All patients with diabetes in Tayside have a unique 10 digit number known as a CHI (community health index), which identifies them through all episodes of care wherever in the region it is delivered. The system not only supports patient care, but also provides a robust audit facility. The clinical dataset contains a number of screens: the patient summary screen, the registration screen, the foot screen, the letters comments screen and the DSN screen:

  • The patient summary screen contains the latest clinical data for each patient, including biochemistry, retinal screening, cardiovascular risk factors and foot assessment information (Figure 1).
  • The registration screen allows healthcare professionals to register patients on the system.
  • The foot screen allows healthcare professionals to record foot screening results consistently. However, previously recorded information cannot at this point be recalled.
  • The letters/comments screen allows access to clinic letters, DSN contacts and mobile eye screening information.
  • The DSN screen is used by all diabetes nurses in Tayside to record data consistently on a common dataset (Figure 2). The dataset includes information about the date of contact, reason for contact, referral pathway and where and why the patient is seen. Diabetes medication and dosage can be entered and changed as required. The type of meter, pen device and needle size used by the patient can be accessed, but only if it has been recorded accurately by the nurse caring for the patient. Data is held on the patient’s electronic record and can be viewed the next working day. Any mistakes that are made have to be rectified through IT, and cannot be corrected by the nurse once the form has been submitted. This can be a problem occasionally.

Development of the DSN screen
The DSN screen forms one screen within the SCI-DC and was developed by DSNs with IT support in 2001. All DSNs for adults had input to the development of the screen and decided on key features that should be included. A small number liaised with IT; this group was formed democratically, according to who was able to make the meeting. Paediatric DSNs were involved in one consultation, but are still working on their screen, as their needs are different.

The DSN screen was piloted by 10 nurses over a 3 month period and has now largely replaced all paper records for people with diabetes in Tayside. Paper records are kept for small numbers of patients, usually without a CHI number from outside the area.

The inclusion of all relevant patient information has been attempted. Education and patient information leaflets given to patients can be recorded. A free text box is available for other comments and can be viewed and recalled through the letters page. Information can be recorded through either drop down predetermined lists or a free text box. Use of the established entry fields is encouraged for audit and consistency purposes.

Considerations for nursing practice
Keeping records of any clinical advice given to patients is a legal requirement and is one of the tasks that is carried out by DSNs. It was hoped that by the development of an online DSN record an opportunity would be provided for:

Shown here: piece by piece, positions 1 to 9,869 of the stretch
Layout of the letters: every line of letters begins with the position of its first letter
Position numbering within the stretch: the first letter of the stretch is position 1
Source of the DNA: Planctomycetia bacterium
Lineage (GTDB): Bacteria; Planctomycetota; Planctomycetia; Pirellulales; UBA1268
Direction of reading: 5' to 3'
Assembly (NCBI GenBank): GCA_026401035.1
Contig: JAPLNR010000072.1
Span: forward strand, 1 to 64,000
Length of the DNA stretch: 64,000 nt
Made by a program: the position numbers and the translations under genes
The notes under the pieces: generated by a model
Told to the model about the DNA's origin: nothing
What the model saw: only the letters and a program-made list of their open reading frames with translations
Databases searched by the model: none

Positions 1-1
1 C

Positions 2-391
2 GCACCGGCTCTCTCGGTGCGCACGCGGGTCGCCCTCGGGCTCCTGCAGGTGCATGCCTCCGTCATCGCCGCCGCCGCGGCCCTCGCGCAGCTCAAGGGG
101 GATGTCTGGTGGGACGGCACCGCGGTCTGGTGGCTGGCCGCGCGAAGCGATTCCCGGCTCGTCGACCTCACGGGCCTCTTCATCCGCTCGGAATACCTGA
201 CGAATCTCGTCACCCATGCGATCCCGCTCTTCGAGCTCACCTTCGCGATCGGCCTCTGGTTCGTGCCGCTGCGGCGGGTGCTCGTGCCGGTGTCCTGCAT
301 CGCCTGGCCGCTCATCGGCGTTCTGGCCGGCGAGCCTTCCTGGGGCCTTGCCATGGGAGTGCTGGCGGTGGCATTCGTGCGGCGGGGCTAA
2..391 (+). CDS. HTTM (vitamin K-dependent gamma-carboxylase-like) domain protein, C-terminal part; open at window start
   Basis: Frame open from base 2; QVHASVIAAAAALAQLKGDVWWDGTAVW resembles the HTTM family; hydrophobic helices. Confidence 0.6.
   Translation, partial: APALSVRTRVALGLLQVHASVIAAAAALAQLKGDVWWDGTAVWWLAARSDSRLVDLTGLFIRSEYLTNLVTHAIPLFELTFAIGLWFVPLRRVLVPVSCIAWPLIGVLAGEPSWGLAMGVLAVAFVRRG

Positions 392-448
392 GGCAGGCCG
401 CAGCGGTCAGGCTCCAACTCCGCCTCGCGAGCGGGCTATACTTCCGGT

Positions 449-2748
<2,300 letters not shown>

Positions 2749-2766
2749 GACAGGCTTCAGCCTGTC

• Better articulation of nursing care and practice in a systematic way, promoting effective multidisciplinary communication.
  • A major impact on patient care and satisfaction.

Patient care and interaction
The system provides easy electronic access for all aspects of care. Clinic letters and DSN comments from across Tayside can be obtained quickly and easily on almost any computer in the trust. Clinical data is regularly updated and can be used as an interactive consultation with the patient. Patient data recorded, e.g. cholesterol and HbA1c results, can be shared with the patient, either as a graph or list. Non- target range results are highlighted in red for easy identification. Brink et al (2001) suggest that the documentation of a series of medical parameters, as previously described, allows for the identification of trends which may lead to inexpensive positive interventions. These interventions may include education, drug therapy and/or counselling.

Optimal outcomes are the result of a joint effort between healthcare professionals and people with diabetes, such as problem solving, identification of barriers to change and goal setting (Jenkins, 2003). Use of the system as an interactive tool with the patient can help to provide up-to-date, visual and factual knowledge about their diabetes, which may help facilitate change, especially when setting patient-directed goals.

Use of the system
Between December 2001 and March 2002, 13 080 patient contact forms were submitted for a total of 3179 patients. This represents an average of 4.1 forms per patient. The maximum number of forms for one individual patient was 76. The system continues to be used on a more frequent basis. Over 1900 operations are recorded on a weekly basis.

Problems encountered
There have been a number of problems since the introduction of the system. Inequity of computer hardware across Tayside resulted in difficulties using the system and recording information. For a period of time, both paper and electronic records were kept, which increased the workload. Each DSN had, and probably still has, a slightly different approach to recording data, but the common dataset prevents major deviation.